Don’t Let Comparison Kill Creativity

25 Oct

Words have power.

Certain declarations are like pins pricking the balloons of creativity that are meant to float up into the sky and show the world something beautiful.  Instead, they are left lifeless and deflated on the ground.

“They are so talented, I could never be as good as them.”

“I may as well smash my guitar after hearing that guy.”

“After reading that, I feel like giving up on writing.”

“That’s a tough act to follow.”

“There is nothing new under the sun. Everything has already been created.”

I have said those things and more often I have thought those things. It’s impossible not to at times, especially in a culture where everything is a competition. We make art a contest.

I mean, isn’t it? After all, this is a dog-eat-dog world. There is not enough spotlight for everyone, only the best rise to the top, right?

I wrote a blog a few weeks ago asking the question,  Does Good Art Deserve Recognition? It was amazing to hear the feedback I got from writers, singers, musicians, etc. Most people want to live a child-like and care free existence where they are creating out of joy, but along the way life catches up with us and we began to feel chewed up and spit out by the system, we begin to compare ourselves with others and feel deflated. Our dreams become grounded.

We don’t need to stay there.

I say, it’s time to stop making art a competition. Everyone is unique, we all have something different and beautiful to give the world. We know this as four-year-olds, we learn it from Barney and Sesame Street, but somewhere before we hit middle school we stop believing it.

But we can go back there, tap into that pure flow, in the place that exists before the pressures to perform took over.

What we have is a unique expression of what it means to be a human being. We don’t have to hoard it or be ashamed of it.

There is enough beauty and color, enough pain and suffering, enough story in the world to reflect it in six billion different ways.

Is there a place for critique? Definitely, we all have a lot to learn. But if you pick something apart in the middle of it being born, it loses the spontaneous life in it.  Is there a place learn from others who may have years more experience at their craft, or a different perspective? For sure, diversity is a wonderful thing. But we can’t expect to be them. And we shouldn’t need to. The world doesn’t need another them.

So let’s stop using our words to negatively assess and compare our gifts with others.

Let’s stop judging and start living.

I recently read some of the best advice from Rainer Maria Rilke in Letters to a Young Poet. He is speaking of poetry, but it applies to anything creative.

“You have asked if your verses are good. You ask me. You ask others. You send them to magazines. You compare them with other poems, and you are disturbed when editors reject your efforts. Now, I beg you to give up in all that. You are looking outward, and that above all, you should not do now. Nobody can counsel and help you, nobody.

There is only one single way. Go into yourself. Search for the reason that bids you to write; find out whether it is spreading out its roots in the deepest places of your heart. Acknowledge to yourself whether you would have to die if it were denied you to write. This above all– ask yourself in the stillest hours of the night: must I write? Delve into yourself deep for a deep answer. And if this should be affirmative, if you may meet this earnest question with a strong and simple ‘I must,’ Then build your life according to this necessity; your life even in its most indifferent and slightest hour must be a sign of this urge and a testimony to it.”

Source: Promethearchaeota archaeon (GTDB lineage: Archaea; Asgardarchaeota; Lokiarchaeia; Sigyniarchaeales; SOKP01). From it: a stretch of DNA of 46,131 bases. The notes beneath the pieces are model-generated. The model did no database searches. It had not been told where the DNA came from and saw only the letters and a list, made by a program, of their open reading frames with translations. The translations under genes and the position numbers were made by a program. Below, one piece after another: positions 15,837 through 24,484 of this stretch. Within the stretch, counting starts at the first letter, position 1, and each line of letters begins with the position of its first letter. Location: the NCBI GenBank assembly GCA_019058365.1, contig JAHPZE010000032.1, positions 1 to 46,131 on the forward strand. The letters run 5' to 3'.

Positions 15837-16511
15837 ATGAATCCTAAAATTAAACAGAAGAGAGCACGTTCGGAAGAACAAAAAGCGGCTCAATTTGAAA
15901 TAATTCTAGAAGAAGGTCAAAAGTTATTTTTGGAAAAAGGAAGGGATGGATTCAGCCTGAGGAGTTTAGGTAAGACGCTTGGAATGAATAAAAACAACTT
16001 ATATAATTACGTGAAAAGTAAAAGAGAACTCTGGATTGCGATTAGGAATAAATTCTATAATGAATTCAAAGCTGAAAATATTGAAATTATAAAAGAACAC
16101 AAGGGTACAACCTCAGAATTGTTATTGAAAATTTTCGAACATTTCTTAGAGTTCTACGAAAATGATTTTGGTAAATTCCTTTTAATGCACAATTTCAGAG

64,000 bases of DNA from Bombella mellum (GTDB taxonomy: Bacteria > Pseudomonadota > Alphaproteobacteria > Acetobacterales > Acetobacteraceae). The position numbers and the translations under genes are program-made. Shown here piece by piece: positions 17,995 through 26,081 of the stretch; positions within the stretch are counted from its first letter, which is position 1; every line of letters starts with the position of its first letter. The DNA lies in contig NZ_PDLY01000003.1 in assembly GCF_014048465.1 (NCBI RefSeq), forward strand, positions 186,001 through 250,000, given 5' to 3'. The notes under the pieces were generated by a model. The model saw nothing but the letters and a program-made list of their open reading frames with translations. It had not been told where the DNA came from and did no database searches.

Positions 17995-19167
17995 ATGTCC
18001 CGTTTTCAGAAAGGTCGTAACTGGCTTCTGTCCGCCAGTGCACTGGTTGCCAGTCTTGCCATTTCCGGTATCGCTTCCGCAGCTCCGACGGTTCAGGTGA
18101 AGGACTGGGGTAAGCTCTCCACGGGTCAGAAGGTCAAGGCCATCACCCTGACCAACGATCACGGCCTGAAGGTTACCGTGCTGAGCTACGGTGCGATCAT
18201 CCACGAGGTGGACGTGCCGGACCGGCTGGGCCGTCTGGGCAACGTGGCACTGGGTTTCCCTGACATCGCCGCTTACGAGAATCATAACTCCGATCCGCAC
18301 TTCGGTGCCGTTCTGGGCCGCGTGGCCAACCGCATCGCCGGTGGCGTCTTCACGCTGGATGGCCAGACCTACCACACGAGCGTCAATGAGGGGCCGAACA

“Believe that you can change the world. Your dreams have been living in a code of silence. Find your voice. Make a noise.”-Katie Herzig

4 Responses to “Don’t Let Comparison Kill Creativity”

  1. georgefloreswrite October 25, 2011 at 11:31 pm #

    Believe it or not, but I really needed to read this today! thank you! Very wise words…

  2. Jeff Goins October 26, 2011 at 9:37 am #

    Amen and amen! No one will ever create what you can create. Not in the way that you do it. Art is not about becoming the best in the world; it’s about becoming the best you can be. Because no one else can do that. As much as this sounds like Kindergarten it’s true. (Sidenote: love Katie’s music.)

  3. Ricardo Bueno October 26, 2011 at 7:20 pm #

    You know, the moment I stopped caring about what the competition was doing, the more I started to grow. Too often, we just wind up getting in our own way. Jeff said it best above…I agree with that 100%.

  4. bardessdmdenton October 31, 2011 at 5:52 pm #

    My apologies for taking a few days to get to this! Thank you for writing it! It is sad that often personal creativity falls into the black hole of public opinion and fickleness…at least as it believes what a few money hungry ‘moguls’ tell it.

    I think one of the most important points you make is: ‘But if you pick something apart in the middle of it being born, it loses the spontaneous life in it.’

    In the midst of creating something there should only be a focus on its creation. I love the Rainer Maria Rilke quote!

    One thing sharing some of my creative endeavors through blogging has given me, is the connection with others who are doing their art, writing, whatever, and finding that comparison isn’t relevant but inspiring and encouraging each other is!

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